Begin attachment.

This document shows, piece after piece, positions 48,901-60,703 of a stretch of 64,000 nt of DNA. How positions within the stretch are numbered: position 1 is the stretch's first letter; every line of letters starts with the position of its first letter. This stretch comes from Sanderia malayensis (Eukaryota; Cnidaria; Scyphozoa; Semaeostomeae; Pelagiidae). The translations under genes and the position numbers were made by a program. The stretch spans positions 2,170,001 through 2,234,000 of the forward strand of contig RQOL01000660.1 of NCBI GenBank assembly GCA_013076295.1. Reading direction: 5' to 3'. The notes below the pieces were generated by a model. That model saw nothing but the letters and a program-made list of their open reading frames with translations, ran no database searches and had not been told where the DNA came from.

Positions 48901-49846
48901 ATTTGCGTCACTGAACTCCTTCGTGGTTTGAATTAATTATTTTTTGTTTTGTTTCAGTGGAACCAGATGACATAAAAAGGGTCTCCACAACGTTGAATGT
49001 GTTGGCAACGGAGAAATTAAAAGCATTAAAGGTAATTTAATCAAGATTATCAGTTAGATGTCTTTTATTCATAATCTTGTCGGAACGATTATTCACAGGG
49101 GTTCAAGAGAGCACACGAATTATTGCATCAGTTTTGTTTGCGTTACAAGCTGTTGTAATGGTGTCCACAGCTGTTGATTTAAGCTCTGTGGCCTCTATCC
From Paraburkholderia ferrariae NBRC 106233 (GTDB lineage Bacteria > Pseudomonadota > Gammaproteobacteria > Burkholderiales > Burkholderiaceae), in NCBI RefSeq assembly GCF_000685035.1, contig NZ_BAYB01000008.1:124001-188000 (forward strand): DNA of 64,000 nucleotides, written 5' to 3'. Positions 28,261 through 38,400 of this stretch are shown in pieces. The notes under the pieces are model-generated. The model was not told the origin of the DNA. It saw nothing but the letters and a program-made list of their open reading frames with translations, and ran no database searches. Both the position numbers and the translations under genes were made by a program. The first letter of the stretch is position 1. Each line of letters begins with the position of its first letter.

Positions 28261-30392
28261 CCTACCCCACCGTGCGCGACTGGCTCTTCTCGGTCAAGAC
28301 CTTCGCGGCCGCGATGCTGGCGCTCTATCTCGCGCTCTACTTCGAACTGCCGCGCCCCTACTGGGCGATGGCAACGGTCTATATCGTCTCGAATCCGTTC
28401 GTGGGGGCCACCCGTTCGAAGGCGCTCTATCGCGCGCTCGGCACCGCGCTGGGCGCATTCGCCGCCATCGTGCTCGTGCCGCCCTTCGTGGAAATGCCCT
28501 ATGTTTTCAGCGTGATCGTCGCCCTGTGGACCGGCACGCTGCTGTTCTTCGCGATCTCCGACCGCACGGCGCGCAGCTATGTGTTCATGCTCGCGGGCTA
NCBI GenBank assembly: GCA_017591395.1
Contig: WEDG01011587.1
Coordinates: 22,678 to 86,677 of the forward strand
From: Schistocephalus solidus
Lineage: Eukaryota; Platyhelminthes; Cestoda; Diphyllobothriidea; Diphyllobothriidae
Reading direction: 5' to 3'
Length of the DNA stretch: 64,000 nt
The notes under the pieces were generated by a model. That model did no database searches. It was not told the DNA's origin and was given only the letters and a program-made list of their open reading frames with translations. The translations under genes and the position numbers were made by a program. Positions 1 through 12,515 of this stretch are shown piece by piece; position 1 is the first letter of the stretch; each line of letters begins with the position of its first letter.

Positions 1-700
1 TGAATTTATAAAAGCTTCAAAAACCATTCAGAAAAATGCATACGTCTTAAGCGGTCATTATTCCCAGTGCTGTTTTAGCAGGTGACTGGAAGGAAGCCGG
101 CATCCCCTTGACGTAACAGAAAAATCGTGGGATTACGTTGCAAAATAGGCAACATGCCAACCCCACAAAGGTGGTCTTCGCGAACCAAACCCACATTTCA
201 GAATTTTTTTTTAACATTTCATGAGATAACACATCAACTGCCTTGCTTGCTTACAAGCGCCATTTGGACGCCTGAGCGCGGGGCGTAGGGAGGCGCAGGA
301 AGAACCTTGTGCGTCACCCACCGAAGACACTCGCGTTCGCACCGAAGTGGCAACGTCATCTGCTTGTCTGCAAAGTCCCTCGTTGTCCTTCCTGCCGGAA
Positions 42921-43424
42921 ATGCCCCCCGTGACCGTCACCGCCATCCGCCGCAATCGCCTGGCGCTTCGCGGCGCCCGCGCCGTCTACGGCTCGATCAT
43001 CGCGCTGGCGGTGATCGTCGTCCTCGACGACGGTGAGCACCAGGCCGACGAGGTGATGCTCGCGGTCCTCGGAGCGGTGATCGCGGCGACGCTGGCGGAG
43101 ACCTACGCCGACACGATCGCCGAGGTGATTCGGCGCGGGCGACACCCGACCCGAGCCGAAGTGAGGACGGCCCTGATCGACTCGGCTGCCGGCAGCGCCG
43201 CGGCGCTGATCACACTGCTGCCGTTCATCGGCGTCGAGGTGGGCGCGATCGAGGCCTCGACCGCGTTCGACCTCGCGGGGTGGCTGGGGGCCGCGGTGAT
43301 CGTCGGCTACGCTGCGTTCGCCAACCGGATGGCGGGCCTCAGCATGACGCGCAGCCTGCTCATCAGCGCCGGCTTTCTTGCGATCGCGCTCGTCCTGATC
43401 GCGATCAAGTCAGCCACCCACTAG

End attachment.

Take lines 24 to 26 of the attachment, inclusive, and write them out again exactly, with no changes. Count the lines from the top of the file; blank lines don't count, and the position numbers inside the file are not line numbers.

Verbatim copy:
301 AGAACCTTGTGCGTCACCCACCGAAGACACTCGCGTTCGCACCGAAGTGGCAACGTCATCTGCTTGTCTGCAAAGTCCCTCGTTGTCCTTCCTGCCGGAA
Positions 42921-43424
42921 ATGCCCCCCGTGACCGTCACCGCCATCCGCCGCAATCGCCTGGCGCTTCGCGGCGCCCGCGCCGTCTACGGCTCGATCAT